Bullying Is Harassment – And You Can Help Stop It
According to Stopbullying.gov, bullying is unwanted, aggressive behavior among school-aged children that involves a real or perceived power imbalance. More than just physical abuse, it also includes making threats, spreading rumors or excluding someone from a group on purpose. Bullying seems to be reaching epidemic proportions.
Bullying is pervasive, and has been widely reported. The advent of the Internet means it no longer stops in the schoolyard. The U.S. Department of Education offers these alarming statistics:
- In school year 2008-09, 7,066,000 U.S. students ages 12 through 18, or 28.0 percent of all such students, reported they were bullied at school
- 6.0 percent, or about 1,521,000, reported they were cyber-bullied
Bullying is not childish, playful behavior. It means a lot more than hurt feelings. It disrupts the classroom and causes problems on the playground. Being the target can lead to social isolation for teens. Bullying can be the root cause of much more severe behaviors:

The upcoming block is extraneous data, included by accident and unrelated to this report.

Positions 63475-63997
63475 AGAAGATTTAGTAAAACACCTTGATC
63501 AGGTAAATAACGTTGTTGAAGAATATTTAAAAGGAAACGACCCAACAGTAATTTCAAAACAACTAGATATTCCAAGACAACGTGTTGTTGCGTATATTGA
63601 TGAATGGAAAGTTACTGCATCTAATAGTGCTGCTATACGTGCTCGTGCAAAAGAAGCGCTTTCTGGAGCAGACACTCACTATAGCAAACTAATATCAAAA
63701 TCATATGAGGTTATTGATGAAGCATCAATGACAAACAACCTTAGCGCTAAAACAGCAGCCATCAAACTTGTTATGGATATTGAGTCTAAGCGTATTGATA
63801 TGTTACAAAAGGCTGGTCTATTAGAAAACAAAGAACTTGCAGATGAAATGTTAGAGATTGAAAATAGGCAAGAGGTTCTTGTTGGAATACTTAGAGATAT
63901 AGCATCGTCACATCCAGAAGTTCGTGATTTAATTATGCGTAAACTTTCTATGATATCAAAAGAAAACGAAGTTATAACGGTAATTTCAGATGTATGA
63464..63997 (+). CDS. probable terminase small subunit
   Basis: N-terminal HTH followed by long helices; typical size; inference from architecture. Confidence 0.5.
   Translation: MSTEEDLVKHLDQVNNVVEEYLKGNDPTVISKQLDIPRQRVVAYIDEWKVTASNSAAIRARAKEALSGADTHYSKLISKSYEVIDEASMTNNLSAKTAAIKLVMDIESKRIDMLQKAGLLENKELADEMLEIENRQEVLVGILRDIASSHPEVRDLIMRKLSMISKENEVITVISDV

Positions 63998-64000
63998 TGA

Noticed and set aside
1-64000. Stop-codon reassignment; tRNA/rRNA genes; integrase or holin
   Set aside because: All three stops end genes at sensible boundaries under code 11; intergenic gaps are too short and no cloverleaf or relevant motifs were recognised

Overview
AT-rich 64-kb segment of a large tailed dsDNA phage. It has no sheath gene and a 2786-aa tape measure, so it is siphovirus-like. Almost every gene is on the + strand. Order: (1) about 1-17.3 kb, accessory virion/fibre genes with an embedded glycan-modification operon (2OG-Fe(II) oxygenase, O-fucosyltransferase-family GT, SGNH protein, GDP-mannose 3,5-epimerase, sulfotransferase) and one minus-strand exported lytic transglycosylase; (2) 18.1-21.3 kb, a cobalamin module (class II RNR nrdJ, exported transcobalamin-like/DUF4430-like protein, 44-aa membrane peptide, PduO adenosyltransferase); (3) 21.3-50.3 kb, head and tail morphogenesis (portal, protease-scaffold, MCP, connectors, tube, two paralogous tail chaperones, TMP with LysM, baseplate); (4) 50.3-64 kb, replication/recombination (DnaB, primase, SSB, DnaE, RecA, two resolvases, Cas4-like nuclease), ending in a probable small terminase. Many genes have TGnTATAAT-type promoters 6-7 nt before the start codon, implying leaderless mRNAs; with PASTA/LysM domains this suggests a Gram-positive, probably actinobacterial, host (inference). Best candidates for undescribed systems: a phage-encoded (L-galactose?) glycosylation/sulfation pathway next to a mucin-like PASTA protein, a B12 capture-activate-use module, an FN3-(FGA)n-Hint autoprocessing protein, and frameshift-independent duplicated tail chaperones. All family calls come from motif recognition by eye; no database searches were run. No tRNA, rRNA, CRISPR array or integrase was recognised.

- Sadness, loneliness, and depression
- Low self-esteem, poor body image – and then eating disorders, especially if teased about weight
- Skipping school, bad grades, and being afraid to go to school
- Headaches, stomach aches, and anxiety
- Trouble sleeping
- Thoughts and acts of suicide
As adults, we do not need to sit passively by and watch as our child or one of their friends is bullied. Connecticut, New York and New Jersey all have policies and laws that require intervention. October is Bullying Prevention Month.